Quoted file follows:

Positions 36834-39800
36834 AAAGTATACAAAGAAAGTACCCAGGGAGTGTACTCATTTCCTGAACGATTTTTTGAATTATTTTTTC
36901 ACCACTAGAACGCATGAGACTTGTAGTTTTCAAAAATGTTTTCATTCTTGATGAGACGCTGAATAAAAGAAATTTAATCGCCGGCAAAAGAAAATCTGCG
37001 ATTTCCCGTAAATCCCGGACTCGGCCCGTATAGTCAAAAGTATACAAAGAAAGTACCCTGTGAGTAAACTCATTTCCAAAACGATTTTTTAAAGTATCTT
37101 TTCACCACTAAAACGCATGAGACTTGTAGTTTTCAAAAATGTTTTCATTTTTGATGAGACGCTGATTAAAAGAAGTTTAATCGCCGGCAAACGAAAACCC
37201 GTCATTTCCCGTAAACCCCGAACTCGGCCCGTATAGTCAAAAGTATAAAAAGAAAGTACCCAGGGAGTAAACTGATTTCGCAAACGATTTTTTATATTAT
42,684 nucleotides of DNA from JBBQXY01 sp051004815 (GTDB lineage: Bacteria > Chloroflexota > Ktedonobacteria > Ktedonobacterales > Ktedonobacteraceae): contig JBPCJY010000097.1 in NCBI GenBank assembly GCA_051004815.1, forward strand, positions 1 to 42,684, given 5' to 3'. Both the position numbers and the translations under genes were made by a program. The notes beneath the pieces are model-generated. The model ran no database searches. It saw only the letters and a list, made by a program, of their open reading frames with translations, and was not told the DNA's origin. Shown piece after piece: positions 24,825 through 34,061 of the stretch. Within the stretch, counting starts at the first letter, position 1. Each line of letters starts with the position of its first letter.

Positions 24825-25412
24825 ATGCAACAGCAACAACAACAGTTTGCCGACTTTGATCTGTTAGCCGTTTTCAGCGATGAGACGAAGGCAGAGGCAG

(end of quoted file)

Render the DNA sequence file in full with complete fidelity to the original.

Positions 36834-39800
36834 AAAGTATACAAAGAAAGTACCCAGGGAGTGTACTCATTTCCTGAACGATTTTTTGAATTATTTTTTC
36901 ACCACTAGAACGCATGAGACTTGTAGTTTTCAAAAATGTTTTCATTCTTGATGAGACGCTGAATAAAAGAAATTTAATCGCCGGCAAAAGAAAATCTGCG
37001 ATTTCCCGTAAATCCCGGACTCGGCCCGTATAGTCAAAAGTATACAAAGAAAGTACCCTGTGAGTAAACTCATTTCCAAAACGATTTTTTAAAGTATCTT
37101 TTCACCACTAAAACGCATGAGACTTGTAGTTTTCAAAAATGTTTTCATTTTTGATGAGACGCTGATTAAAAGAAGTTTAATCGCCGGCAAACGAAAACCC
37201 GTCATTTCCCGTAAACCCCGAACTCGGCCCGTATAGTCAAAAGTATAAAAAGAAAGTACCCAGGGAGTAAACTGATTTCGCAAACGATTTTTTATATTAT
42,684 nucleotides of DNA from JBBQXY01 sp051004815 (GTDB lineage: Bacteria > Chloroflexota > Ktedonobacteria > Ktedonobacterales > Ktedonobacteraceae): contig JBPCJY010000097.1 in NCBI GenBank assembly GCA_051004815.1, forward strand, positions 1 to 42,684, given 5' to 3'. Both the position numbers and the translations under genes were made by a program. The notes beneath the pieces are model-generated. The model ran no database searches. It saw only the letters and a list, made by a program, of their open reading frames with translations, and was not told the DNA's origin. Shown piece after piece: positions 24,825 through 34,061 of the stretch. Within the stretch, counting starts at the first letter, position 1. Each line of letters starts with the position of its first letter.

Positions 24825-25412
24825 ATGCAACAGCAACAACAACAGTTTGCCGACTTTGATCTGTTAGCCGTTTTCAGCGATGAGACGAAGGCAGAGGCAG